Exiles Forum

Lisburn, Co. Antrim, Northern Ireland




Don't cut back just yet

AUGUST brings with it a another chapter in the garden calendar. Many plants run to seed during August, and you may be tempted to cut back and tidy those plants whose flowers are over.

But think again. Even dying plants can give the garden character while seeding and your garden could yield a rich harvest of home-saved seed.

Collecting seed can be great fun especially for the young budding horticulturist. Keep an eye on those plants that mature and shed their seed quickly.

Seed from some species, including poppies, columbines and foxgloves can be shaken straight from the capsule, while others such as hardy geraniums, are safer if the whole stem is removed and replaced upside down in a paper bag.

Store collected seed in old envelopes of clean paper bags, labelling each variety immediately after collection.

As for sowing, the fresher the better. Most hardy perennials will germinate very quickly if sown immediately after collection, either in a cold frame or in the open ground. Don't forget to exchange seeds with your friends and relatives.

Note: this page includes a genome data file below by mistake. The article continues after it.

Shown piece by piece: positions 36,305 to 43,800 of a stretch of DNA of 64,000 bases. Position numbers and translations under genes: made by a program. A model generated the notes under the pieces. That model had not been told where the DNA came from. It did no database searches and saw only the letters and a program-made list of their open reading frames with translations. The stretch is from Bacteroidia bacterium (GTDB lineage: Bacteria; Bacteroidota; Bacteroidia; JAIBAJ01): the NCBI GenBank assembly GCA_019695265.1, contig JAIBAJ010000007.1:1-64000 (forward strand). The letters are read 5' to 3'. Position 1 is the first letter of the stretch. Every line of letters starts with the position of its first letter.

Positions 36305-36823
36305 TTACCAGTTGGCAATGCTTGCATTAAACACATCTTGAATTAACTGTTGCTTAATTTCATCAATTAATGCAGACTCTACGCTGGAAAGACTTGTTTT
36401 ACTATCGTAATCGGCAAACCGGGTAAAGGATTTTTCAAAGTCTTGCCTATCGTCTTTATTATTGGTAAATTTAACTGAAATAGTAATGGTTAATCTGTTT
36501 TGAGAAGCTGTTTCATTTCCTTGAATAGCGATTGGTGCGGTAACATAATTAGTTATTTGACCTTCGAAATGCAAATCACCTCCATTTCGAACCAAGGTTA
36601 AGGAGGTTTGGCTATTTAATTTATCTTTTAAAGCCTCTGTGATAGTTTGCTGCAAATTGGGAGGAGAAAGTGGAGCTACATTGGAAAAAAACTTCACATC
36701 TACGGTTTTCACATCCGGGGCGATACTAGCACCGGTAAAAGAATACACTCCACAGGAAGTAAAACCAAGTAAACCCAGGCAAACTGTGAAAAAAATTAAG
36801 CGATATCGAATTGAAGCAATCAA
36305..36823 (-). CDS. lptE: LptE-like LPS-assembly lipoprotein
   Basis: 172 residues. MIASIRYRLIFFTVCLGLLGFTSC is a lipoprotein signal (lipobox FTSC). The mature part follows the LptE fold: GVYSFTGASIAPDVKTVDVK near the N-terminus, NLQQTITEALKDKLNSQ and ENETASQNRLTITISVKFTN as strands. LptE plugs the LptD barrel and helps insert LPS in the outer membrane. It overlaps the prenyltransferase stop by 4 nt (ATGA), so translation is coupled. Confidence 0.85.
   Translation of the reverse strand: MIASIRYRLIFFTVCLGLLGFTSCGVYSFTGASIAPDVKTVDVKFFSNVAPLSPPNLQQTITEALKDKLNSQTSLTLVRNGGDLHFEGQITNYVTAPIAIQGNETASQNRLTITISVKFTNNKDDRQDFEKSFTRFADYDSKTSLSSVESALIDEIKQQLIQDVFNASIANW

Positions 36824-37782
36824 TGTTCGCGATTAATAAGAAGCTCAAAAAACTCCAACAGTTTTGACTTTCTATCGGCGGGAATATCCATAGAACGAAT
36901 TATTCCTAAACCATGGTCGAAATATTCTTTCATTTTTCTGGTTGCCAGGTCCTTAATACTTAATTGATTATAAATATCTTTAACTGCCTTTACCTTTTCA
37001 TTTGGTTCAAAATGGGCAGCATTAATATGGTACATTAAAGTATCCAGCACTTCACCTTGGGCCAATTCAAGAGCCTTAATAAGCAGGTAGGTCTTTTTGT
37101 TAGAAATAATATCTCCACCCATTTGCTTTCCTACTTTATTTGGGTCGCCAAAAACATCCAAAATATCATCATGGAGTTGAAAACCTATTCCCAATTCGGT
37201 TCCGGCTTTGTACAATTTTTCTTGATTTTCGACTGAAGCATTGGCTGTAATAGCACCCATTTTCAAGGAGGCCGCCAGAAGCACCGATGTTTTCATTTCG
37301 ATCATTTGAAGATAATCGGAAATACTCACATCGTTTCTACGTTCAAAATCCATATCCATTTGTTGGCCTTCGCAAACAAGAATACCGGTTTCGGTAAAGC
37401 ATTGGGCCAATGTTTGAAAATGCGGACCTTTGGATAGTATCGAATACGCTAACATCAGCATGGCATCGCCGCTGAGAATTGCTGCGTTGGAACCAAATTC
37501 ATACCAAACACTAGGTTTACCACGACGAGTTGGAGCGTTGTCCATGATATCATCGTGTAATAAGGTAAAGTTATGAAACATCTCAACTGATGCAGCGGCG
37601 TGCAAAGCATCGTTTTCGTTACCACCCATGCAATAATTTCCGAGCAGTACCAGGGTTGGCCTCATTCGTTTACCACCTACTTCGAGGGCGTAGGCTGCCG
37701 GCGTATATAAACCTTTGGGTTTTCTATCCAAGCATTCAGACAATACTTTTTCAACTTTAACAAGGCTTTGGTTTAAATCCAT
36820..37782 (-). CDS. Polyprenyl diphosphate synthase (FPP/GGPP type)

Take cuttings now of your favourite garden shrubs. These can be cheaply and easily propagated in a cold frame or cool glasshouse.

Select your cuttings; these should be at a semi ripe stage. Apply a hormone rooting powder to the prepared cuttings and stick them in soil that has been enriched with leaf mould, compost and grit to allow for good drainage. Avoid disturbing them until they have rooted, which should be in a few months. These can be gently potted up and grown on for planting out next autumn.

During the next few weeks examine your house plants and look for signs of over watering. The signs will be apparent, yellowing or dropping of the leaves is a sure sign of over watering.

If so allow the plants to dry out naturally and reduce water and feeding slowly as growth begins to slow down for the winter.

House plants that have been placed outside during the summer months can be brought back inside to acclimatise in their positions before the weather temperature drops.